2015 Editors’ Choice: Turntables $5,000 - $10,000

Equipment report
Clearaudio Ovation,
Dr Feikert Woodpecker,
Hanss T-60,
JR Transrotor Dark Star,
Merrill Williams Audio R.E.A.L. 101,
Palmer 2.5 ,
Rega RP10,
SME Model 10A,
SOTA Turntables Cosmos Series IV,
VPI Classic 3
2015 Editors’ Choice: Turntables $5,000 - $10,000

Rega RP-10
$5495 ($6695 with Apheta 2 cartridge)
Rega has been on some roll the past few years, significantly upgrading its line and taking its low-mass/high-rigidity philosophy to impressive new heights. And its new top model, the RP-10, outfitted with a “skeletal” plinth, new motor, ceramic platter, Rega’s best arm yet, and a new power supply, is quite the statement from this venerable British firm. The sound has a great sense of detail and dynamics and the usual audiophile checklist. But most importantly, it’s fluid, articulate, cohesive, and exceptionally immediate and communicative with its musical delivery.

Merrill-Williams R.E.A.L. 101
Having taken his Heirloom design as far as possible, George Merrill has produced a radically innovative, non-suspended turntable that makes extensive use of elastomers to dampen resonances (without dampening the life out of the music). Coupled with a sophisticated microprocessor-controlled motor-drive system, and optional periphery ring and clamp, the R.E.A.L. has an astonishingly low noise floor and excellent speed stability and control. Music emerges from a jet-black background without any blurring and with lots of fine musical detail.

JR Transrotor Dark Star
$6000 (table only, $5000)
With its out-of-this-world good looks yet approachably down-to- Earth affordability Transrotor’s Dark Star conveys little sense of compromise. Fully equipped for LP playback—it is bundled with a Jelco SA-750D tonearm and a Shelter 201 moving-magnet cartridge—this belt-driven, suspension-less design picks up transient cues as if it were anticipating the record groove before the stylus begins tracking. Though a bit lighter and quicker in balance, and slightly less dynamic in the bass, than some, the Dark Star is an elegant package and a sonic delight.

VPI Classic 3 turntable
The VPI Classic 3 is an exceptional effort by a company that knows the analog landscape like few others. Arriving complete with the Classic 3 unipivot tonearm, an HR-X center weight, and a PRC ring clamp to fully flatten stubborn LPs, the Classic 3 is fast, lucid, and responsive. Rhythmically it has an upbeat, forward-leaning personality with excellent timbre and pitch definition in the low frequencies. The tonearm is also brilliant, with-on-the-fly VTA adjustability and removable armwands for the slickest cartridge-swapping in town.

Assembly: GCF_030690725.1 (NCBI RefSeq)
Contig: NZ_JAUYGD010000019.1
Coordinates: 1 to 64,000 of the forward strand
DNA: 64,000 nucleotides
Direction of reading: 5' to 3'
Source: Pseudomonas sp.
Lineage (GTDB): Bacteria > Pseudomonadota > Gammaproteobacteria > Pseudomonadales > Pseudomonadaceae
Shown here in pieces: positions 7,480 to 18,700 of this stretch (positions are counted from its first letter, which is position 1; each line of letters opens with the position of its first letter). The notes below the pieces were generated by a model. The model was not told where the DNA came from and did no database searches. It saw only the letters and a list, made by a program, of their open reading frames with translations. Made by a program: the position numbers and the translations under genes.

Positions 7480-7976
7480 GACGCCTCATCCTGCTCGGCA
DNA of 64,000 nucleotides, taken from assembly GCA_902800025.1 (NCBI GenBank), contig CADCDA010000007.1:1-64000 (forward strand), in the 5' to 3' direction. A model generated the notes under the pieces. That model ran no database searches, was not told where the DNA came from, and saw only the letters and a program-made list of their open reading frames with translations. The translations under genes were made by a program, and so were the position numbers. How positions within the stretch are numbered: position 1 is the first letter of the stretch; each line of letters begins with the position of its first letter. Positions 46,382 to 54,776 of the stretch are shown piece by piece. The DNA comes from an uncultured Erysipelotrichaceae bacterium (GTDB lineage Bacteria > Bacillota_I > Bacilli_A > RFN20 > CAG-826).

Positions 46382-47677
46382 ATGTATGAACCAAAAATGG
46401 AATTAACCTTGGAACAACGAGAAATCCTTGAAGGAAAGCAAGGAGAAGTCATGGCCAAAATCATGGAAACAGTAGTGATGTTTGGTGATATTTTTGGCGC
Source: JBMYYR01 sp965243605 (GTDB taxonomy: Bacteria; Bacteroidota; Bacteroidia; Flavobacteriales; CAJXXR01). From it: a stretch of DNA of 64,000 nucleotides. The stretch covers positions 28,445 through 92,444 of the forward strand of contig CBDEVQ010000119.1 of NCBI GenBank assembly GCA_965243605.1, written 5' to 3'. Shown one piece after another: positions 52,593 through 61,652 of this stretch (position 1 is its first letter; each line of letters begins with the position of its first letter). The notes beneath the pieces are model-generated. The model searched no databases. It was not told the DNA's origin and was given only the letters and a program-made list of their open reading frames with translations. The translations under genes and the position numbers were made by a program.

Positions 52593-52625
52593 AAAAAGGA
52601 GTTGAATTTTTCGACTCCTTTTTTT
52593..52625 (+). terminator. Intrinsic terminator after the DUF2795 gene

SME Model 10A
$6400 ($8900 including Model 10 tonearm)
This magnificent integrated turntable is one of those rare products with that difficult-to-define sense of rightness. The arm is SME’s excellent 309, the platter/mat/clamping system rivals some vacuum hold-downs, and the sound has extraordinary stability, control, definition, dynamics, and detail, sacrificing only the last degree of blackness of background and size and scale that larger, heavier turntables seem to command.

Clearaudio Ovation/Clarify
Continuing the trend of bundling together ever more sophisticated turntables, arms, and cartridges into fine-sounding but relatively hassle-free combinations, Clearaudio recently released what may be the most ambitious such package yet. With a magnetic-bearing arm and Talisman v2 Gold cartridge, the Ovation is a terrific-sounding combo. It is very well balanced, with excellent detail that emerges from silent backgrounds, exceptional pitch stability, and sweet extended highs—if not the powerhouse bottom-end found in the highest-end models.

Dr. Feickert Woodpecker
$6500; $8000, with ’arm package
Incorporating a host of purposeful updates, the gorgeous-looking Woodpecker proves itself capable of performance appropriate to its good design execution. While having a slightly higher noise floor than much more expensively executed designs, the Woodpecker is a very capable platform for vinyl playback that should serve its owner far into the future.

SOTA Cosmos Series IV
$7300 ($6150 w/o vacuum)
This classic turntable boasts superior tonal neutrality, soundstaging, background silence, and isolation. It can accommodate virtually any tonearm that weighs less than 2.5 pounds, while the massive suspended subassembly renders the Cosmos essentially immune to feedback. A vacuum holddown system negates warps, while binding the record to the platter far more intimately than any clamp or ring.

Palmer 2.5
There isn’t a lot that is innovative as-such about the Palmer 2.5, just a number of tried and true principles (belt drive, constrained damping) in a fundamentally simple design executed to the nines. Sonically, it’s a neutral platform that is dynamically very powerful and rhythmically precise with an impression of solidity and control, yet also relaxation, warmth, and roundedness. Beautifully finished, superbly made, completely reliable, and idiosyncratic, this is one of the most completely pleasurable turntables PS has ever used.

Hanss T-60
A Danish design manufactured in China, this imposing turntable sounds tonally neutral and natural, big, bold, and dynamic, yet also exceptionally relaxed, inviting, and unaggressive— very much PS’s kind of sound. Detail is excavated extremely well without being thrust at you. With an impressive amount of solid thinking and engineering (including two low-torque motors driving six silicon belts and novel use of opposing magnets for the suspension and bearing assembly) and superb fit and finish, the T60 is a true high-value as well as high-performance design.